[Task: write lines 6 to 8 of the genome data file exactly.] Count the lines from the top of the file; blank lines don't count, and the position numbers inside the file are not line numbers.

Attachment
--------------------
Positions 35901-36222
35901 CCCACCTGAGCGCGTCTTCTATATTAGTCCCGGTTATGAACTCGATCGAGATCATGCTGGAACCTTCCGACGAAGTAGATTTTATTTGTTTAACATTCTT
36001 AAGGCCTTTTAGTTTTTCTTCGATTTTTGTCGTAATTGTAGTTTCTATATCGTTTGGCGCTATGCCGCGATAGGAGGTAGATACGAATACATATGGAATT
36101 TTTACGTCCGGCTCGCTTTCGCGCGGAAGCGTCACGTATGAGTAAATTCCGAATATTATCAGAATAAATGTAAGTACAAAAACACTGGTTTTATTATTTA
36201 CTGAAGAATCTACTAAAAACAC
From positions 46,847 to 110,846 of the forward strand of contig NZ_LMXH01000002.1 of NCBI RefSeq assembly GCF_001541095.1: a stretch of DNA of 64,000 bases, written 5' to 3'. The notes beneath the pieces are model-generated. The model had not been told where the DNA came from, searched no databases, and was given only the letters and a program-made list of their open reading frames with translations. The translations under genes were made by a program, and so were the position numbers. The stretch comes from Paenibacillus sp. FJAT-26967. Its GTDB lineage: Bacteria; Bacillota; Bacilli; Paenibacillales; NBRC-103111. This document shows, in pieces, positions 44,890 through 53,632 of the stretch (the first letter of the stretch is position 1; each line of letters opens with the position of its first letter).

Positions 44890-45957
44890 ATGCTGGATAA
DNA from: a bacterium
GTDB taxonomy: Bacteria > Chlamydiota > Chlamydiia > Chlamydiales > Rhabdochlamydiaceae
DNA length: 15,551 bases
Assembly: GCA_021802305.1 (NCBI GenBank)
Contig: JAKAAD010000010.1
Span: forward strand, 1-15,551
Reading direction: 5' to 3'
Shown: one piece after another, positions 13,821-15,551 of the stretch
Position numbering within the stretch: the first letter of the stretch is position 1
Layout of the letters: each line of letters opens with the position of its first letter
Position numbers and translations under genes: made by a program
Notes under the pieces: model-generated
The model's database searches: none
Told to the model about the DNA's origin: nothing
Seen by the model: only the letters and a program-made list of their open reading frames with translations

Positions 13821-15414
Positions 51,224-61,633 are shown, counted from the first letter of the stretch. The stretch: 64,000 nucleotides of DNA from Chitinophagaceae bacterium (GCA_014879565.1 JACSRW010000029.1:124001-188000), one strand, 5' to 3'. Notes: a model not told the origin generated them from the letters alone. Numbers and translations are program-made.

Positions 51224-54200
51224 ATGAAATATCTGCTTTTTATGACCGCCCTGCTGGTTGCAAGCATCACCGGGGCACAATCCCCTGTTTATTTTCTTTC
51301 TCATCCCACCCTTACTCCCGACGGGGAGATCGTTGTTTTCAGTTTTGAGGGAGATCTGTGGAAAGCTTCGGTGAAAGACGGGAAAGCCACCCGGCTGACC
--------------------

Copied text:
From positions 46,847 to 110,846 of the forward strand of contig NZ_LMXH01000002.1 of NCBI RefSeq assembly GCF_001541095.1: a stretch of DNA of 64,000 bases, written 5' to 3'. The notes beneath the pieces are model-generated. The model had not been told where the DNA came from, searched no databases, and was given only the letters and a program-made list of their open reading frames with translations. The translations under genes were made by a program, and so were the position numbers. The stretch comes from Paenibacillus sp. FJAT-26967. Its GTDB lineage: Bacteria; Bacillota; Bacilli; Paenibacillales; NBRC-103111. This document shows, in pieces, positions 44,890 through 53,632 of the stretch (the first letter of the stretch is position 1; each line of letters opens with the position of its first letter).

Positions 44890-45957
44890 ATGCTGGATAA